In hepatitis B, the liver becomes inflamed. This can lead to a fever, headache, joint pain, nausea and vomiting. Some people’s skin turns a yellow color. Hepatitis B usually affects teenagers and adults. If the infection doesn’t clear up completely, it can lead to liver damage or sometimes even liver failure.
Hepatitis B viruses are spread through bodily fluids such as blood, saliva (spit), urine (pee) or sperm – for instance, during sex or when using contaminated syringes. The first symptoms arise about one to six months after infection.
As part of the 6-in-1 vaccine, the hepatitis B vaccine is given four times (for the vaccination schedule, look at the tetanus vaccine information above). No booster shot is needed.
Hib (hemophilus influenzae type b)
Hib is a severe infection of the upper airways (nose and throat) that mainly affects children under 6 years old. The possible complications include life-threatening infections such as meningitis (inflammation of the membranes covering the brain and spinal cord), pneumonia (lung infection) and epiglottitis (inflammation of the flap that covers the entrance to the windpipe). Hib can also lead to blood poisoning (sepsis).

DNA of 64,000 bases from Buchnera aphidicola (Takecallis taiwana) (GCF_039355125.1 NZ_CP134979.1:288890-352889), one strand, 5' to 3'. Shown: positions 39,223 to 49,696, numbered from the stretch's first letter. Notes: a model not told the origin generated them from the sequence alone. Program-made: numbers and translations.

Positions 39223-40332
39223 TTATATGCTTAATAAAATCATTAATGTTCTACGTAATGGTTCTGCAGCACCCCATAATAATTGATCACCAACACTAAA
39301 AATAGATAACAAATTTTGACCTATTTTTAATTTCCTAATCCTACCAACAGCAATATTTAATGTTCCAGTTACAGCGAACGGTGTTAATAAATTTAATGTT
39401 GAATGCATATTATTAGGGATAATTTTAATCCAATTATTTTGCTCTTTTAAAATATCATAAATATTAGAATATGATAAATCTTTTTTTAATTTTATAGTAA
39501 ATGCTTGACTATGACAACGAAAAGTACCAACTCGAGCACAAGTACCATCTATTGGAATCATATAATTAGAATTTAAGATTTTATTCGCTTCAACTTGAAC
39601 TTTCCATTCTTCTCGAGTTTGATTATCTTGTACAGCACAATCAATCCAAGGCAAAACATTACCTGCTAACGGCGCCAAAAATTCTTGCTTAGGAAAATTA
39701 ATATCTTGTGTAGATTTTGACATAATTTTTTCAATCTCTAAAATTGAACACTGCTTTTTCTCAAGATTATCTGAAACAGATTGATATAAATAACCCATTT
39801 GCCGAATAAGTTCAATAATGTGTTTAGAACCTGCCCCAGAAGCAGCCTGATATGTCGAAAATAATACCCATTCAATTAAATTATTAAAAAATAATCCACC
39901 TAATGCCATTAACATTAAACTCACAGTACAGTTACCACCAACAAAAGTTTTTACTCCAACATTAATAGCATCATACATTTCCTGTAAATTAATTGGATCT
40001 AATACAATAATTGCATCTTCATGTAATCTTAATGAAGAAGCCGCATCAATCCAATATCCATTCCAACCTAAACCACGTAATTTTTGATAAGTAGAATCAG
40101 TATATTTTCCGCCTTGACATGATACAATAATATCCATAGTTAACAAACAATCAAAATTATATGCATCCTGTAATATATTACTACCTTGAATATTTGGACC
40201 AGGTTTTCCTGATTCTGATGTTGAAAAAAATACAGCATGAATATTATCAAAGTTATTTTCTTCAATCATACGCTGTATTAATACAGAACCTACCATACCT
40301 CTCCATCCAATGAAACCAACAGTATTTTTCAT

Hib is caused by bacteria and spread through droplets of saliva (spit). The symptoms start about two to five days after infection.
The Hib vaccine is part of the 6-in-1 vaccine, which is given in four doses (for the vaccination schedule, look at the tetanus vaccine information above). No booster shot is needed.
Pneumococci can lead to inflammation of the lungs, middle ear or sinuses (hollow spaces near the nose), and sometimes the meninges too (the membranes around the brain and spinal cord).
Pneumococci are bacteria that are spread through droplets of saliva (spit).
In Germany, the Standing Committee on Vaccination recommends the following vaccination schedule:
- First dose at the age of 2 months
- Second dose at 4 months
- Third (final) dose between 11 and 14 months.
No booster shot is needed.
The pneumococcal vaccine is also recommended for everyone over 60 years of age who hasn't yet had the vaccine.